Some energies are not as potent. The only way to develop a potent energy is to spend an existence on the earth. There, one can develop a compassionate nature so that when passing onto other dimensions, one can be of help. When one leaves one's earth body one will need to fully understand compassion to be helpful, effective. On earth, you are encapsulated in flesh... No soul is forced into an assignment upon the earth. Instead they go to their 'rightful space'. When you leave the earth you have a lot more power. It won't be ego-based power. Rather it will be beyond ego, beyond good and evil. In fact, 'evil' is just a label as everything is intermixed. The pendulum just appears to swing back and forth.'... "Kuan Yin is showing me a person running with sandbags. She's telling me that when the person finally lets-go of the sandbags, she or he is faster, stronger. Oh. I get it! That's what the earth existence is like. In many ways living on earth is an 'artificial' burden. Once one is free of one's body, they are not only lighter but also stronger, more powerful. I'm reminded of a time when I was a child. I felt so limited. I remember thinking, 'Why can't I just be wherever I want to be and physically not have to walk or use transportation? Why do I have to physically cross the street?''-Lena Lees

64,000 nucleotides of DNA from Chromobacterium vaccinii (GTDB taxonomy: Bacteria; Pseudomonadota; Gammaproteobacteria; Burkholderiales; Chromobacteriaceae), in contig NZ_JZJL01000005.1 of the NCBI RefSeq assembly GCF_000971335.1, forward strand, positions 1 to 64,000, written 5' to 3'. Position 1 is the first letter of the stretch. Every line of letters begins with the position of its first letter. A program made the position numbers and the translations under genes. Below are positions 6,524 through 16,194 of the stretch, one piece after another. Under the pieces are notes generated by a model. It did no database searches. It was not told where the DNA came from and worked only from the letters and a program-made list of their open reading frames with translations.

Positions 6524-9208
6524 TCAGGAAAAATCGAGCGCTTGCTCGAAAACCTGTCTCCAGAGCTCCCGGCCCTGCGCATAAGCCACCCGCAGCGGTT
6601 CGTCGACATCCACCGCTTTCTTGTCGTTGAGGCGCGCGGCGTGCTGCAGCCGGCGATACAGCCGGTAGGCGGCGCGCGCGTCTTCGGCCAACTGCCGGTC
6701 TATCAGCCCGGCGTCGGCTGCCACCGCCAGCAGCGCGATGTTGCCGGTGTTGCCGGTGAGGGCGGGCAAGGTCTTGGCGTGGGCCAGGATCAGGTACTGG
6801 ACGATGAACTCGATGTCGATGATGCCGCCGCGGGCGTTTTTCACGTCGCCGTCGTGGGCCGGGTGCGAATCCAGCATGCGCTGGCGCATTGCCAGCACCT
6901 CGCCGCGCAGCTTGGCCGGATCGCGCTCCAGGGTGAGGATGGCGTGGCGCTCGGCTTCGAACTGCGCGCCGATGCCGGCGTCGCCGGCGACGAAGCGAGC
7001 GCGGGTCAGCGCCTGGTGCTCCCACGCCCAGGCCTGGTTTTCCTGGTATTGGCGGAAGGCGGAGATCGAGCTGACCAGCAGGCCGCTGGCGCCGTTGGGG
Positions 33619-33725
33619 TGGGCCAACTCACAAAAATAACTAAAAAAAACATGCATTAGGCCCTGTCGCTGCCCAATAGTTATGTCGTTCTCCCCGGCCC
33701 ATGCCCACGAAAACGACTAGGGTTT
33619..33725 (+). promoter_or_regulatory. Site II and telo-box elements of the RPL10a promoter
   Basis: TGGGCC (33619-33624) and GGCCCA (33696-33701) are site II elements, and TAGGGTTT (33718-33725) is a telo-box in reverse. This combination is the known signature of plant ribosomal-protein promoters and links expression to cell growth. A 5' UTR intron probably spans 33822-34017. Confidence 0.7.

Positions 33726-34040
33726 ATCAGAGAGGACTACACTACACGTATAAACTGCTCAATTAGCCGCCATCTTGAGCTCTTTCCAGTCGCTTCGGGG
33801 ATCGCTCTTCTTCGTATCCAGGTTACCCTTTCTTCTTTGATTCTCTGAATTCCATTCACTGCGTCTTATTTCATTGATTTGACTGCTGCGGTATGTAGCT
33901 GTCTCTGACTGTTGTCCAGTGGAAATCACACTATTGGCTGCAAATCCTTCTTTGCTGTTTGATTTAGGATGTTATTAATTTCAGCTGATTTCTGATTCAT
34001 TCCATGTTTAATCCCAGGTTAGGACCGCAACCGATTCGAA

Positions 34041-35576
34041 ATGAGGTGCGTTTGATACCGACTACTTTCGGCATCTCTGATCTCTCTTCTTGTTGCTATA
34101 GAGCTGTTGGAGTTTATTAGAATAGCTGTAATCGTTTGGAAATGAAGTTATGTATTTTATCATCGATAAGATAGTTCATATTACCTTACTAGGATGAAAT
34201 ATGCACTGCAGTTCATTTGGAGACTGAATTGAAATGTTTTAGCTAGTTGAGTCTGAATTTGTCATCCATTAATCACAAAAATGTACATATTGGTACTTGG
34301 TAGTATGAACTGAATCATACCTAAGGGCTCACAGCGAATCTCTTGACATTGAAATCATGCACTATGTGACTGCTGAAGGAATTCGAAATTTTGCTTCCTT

Almondine To her, the scent and the memory of him were one. Where it lay strongest, the distant past came to her as if that morning: Taking a dead sparrow from her jaws, before she knew to hide such things. Guiding her to the floor, bending her knee until the arthritis made it stick, his palm hotsided on her ribs to measure her breaths and know where the pain began. And to comfort her. That had been the week before he went away. He was gone, she knew this, but something of him clung to the baseboards. At times the floor quivered under his footstep. She stood then and nosed into the kitchen and the bathroom and the bedroom-especially the closet-her intention to press her ruff against his hand, run it along his thigh, feel the heat of his body through the fabric. Places, times, weather-all these drew him up inside her. Rain, especially, falling past the double doors of the kennel, where he'd waited through so many storms, each drop throwing a dozen replicas into the air as it struck the waterlogged earth. And where the rising and falling water met, something like an expectation formed, a place where he might appear and pass in long strides, silent and gestureless. For she was not without her own selfish desires: to hold things motionless, to measure herself against them and find herself present, to know that she was alive precisely because he needn't acknowledge her in casual passing; that utter constancy might prevail if she attended the world so carefully. And if not constancy, then only those changes she desired, not those that sapped her, undefined her. And so she searched. She'd watched his casket lowered into the ground, a box, man-made, no more like him than the trees that swayed under the winter wind. To assign him an identity outside the world was not in her thinking. The fence line where he walked and the bed where he slept-that was where he lived, and they remembered him. Yet he was gone. She knew it most keenly in the diminishment of her own self. In her life, she'd been nourished and sustained by certain things, him being one of them, Trudy another, and Edgar, the third and most important, but it was really the three of them together, intersecting in her, for each of them powered her heart a different way. Each of them bore different responsibilities to her and with her and required different things from her, and her day was the fulfillment of those responsibilities. She could not imagine that portion of her would never return. With her it was not hope, or wistful thoughts-it was her sense of being alive that thinned by the proportion of her spirit devoted to him. "ory of Edgar Sawtelle" As spring came on, his scent about the place began to fade. She stopped looking for him. Whole days she slept beside his chair, as the sunlight drifted from eastern-slant to western-slant, moving only to ease the weight of her bones against the floor. And Trudy and Edgar, encapsulated in mourning, somehow forgot to care for one another, let alone her. Or if they knew, their grief and heartache overwhelmed them. Anyway, there was so little they might have done, save to bring out a shirt of his to lie on, perhaps walk with her along the fence line, where fragments of time had snagged and hung. But if they noticed her grief, they hardly knew to do those things. And she without the language to ask.